Congressman Steve Cohen (TN-09) today reintroduced Jane's Law, a bipartisan measure that was crafted to close a legal loophole that enables people to avoid paying court-ordered property distributions by crossing state lines. The measure was named after Jane Maharam, who has been fighting since 1983 to force her ex-husband to return her assets and obey court orders.
"Far too many people across the country find themselves in the same shoes Jane Maharam found herself in more than 25 years ago," said Congressman Cohen. "Her ex-husband escaped his legal responsibilities because he fled the state and the courts were unable to enforce the law due to a loophole. It is time we close that loophole and ensure Jane and others like her get the justice they deserve."
"I am so happy that Congressman Steve Cohen has reintroduced Jane's Law," said Maharam, who is 82 years old and a graduate of New York University with a B.S. in Education. "Congressman Cohen has an outstanding reputation for being a humanitarian, a strong legislator, and getting things done. Together we will work to bring people who flee their court-ordered divorce settlements to justice."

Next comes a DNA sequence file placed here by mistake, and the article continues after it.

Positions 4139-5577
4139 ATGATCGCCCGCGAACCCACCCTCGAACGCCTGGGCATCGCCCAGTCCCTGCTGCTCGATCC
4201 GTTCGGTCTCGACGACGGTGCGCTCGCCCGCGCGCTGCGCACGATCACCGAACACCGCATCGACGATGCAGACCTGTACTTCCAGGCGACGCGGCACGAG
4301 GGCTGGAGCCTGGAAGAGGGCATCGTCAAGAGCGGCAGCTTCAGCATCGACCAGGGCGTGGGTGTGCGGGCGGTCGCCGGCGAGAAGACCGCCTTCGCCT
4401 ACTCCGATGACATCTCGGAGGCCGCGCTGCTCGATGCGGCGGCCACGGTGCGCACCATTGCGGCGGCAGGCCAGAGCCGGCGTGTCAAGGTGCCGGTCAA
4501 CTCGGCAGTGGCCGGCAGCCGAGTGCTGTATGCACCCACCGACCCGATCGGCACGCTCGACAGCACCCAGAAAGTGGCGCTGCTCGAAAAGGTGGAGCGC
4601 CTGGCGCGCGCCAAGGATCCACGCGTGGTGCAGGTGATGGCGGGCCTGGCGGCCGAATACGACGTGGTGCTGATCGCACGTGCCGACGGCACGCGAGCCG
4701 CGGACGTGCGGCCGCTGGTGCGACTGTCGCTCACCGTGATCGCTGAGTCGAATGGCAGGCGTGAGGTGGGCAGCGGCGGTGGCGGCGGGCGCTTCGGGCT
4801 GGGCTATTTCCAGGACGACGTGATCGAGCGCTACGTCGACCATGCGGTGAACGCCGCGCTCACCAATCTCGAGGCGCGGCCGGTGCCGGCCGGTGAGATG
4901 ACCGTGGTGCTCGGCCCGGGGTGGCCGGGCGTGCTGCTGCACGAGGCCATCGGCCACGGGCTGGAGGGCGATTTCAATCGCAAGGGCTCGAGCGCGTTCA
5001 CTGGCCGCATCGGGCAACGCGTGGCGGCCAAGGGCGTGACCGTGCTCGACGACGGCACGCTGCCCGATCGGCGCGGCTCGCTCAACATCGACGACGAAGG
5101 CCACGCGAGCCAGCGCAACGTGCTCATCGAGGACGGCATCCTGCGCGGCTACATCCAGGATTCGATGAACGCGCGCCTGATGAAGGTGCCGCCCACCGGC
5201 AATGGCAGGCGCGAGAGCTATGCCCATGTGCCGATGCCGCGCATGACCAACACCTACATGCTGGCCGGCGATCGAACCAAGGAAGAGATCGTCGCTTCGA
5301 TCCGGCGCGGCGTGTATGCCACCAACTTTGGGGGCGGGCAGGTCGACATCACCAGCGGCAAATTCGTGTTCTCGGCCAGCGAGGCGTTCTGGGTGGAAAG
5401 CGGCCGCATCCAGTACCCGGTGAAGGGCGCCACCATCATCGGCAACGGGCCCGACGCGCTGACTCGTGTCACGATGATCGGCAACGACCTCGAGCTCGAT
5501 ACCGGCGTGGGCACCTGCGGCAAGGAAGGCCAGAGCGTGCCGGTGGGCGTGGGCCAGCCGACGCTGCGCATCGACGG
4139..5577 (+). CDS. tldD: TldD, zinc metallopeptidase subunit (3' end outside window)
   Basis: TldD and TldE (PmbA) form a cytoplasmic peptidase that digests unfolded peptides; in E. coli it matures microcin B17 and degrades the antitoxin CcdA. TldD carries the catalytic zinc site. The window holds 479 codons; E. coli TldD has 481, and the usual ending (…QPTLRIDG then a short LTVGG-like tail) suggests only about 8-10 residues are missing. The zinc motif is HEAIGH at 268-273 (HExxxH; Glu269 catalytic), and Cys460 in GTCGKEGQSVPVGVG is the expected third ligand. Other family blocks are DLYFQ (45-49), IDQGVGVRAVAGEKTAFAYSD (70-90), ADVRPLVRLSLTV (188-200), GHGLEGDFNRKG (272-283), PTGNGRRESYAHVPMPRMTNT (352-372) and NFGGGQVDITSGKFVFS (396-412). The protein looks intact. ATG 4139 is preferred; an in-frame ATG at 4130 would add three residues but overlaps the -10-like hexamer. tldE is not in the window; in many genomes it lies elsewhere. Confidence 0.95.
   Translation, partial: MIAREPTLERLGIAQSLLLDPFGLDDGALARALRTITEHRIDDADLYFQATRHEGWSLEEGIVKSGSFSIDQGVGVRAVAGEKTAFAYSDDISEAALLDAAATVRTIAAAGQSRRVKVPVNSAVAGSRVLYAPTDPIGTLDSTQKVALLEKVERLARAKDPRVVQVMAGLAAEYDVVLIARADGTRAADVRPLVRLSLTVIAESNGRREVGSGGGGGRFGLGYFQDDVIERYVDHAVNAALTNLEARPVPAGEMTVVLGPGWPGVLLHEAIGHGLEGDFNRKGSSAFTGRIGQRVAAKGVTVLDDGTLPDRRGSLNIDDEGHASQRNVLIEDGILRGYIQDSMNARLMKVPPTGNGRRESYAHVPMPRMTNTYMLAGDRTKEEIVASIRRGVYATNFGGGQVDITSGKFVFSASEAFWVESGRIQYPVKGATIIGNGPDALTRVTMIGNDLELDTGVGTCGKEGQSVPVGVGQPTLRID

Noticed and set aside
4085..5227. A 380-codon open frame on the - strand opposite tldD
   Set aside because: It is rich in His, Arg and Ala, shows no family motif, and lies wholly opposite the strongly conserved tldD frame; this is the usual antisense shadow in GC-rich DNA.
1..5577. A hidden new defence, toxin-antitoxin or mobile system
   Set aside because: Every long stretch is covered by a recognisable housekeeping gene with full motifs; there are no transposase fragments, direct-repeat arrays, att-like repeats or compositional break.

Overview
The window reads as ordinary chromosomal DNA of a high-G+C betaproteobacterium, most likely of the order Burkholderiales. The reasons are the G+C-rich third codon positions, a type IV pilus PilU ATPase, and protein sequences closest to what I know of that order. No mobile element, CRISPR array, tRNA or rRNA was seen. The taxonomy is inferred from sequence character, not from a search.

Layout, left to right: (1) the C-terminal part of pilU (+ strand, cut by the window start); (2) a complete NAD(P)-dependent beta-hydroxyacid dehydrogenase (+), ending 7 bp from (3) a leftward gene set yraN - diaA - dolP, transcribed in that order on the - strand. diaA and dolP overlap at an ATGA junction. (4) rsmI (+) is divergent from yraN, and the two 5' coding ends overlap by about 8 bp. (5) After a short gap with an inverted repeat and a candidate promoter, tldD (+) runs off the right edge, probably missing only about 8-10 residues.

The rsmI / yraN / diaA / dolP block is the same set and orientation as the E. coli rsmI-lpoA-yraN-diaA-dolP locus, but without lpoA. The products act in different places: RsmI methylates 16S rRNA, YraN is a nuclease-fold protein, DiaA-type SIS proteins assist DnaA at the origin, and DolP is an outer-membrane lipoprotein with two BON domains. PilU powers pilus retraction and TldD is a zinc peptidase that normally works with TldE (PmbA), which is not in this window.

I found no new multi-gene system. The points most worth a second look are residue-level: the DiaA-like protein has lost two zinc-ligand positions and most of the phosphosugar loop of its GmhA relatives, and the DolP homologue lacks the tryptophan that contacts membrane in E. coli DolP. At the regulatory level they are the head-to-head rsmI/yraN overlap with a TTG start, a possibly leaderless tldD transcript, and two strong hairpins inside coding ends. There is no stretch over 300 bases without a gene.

In 1983, Jane Maharam's husband of 31 years, textile magnate Robert Maharam, ransacked their home and took with him their joint assets and possessions, including money, investments and furnishings. Following a 15-year court battle, Robert was ordered to return to Jane millions of dollars. But instead of giving back her assets from the marital estate, Robert fled. And as long as he does not return to New York State, where the couple divorced, Jane cannot hold him to the terms of the settlement because the state warrant for his arrest cannot be enforced over state lines. Sadly, many spouses or ex-spouses across the country have found themselves in the same horrific position as Jane, many of them facing a life of poverty.
"Jane's Law" is bipartisan legislation that would ensure that Robert and others like him are brought to justice. Modeled after the child support enforcement law, "Jane's Law" provides the tools for federal enforcement to retrieve stolen marital property that is illegally taken across state lines. The bill targets offenders who have willfully failed to pay and deliberately evaded payment. It would make the act of fleeing over state lines to avoid paying court-ordered separation or divorce distribution of property and/or assets over $5,000 a federal crime and require that the spouse who fled pay the full amount of the previously determined settlement.
Not only is this an issue of fairness and justice but the bill would also save taxpayers money. Unfortunately, many victims find themselves needing public assistance benefits to support themselves -- Jane's Law will help save the federal government money. Jane's Law would ensure that they receive the assets to which they are entitled, helping them stay out of poverty and off of public assistance. This legislation would deliver justice to countless victims whose very livelihoods were taken from them while reducing the burden on taxpayers to care for these victims.
The bipartisan measure is cosponsored by Congressmen Jim Costa (CA-20) and Ted Poe (TX-2).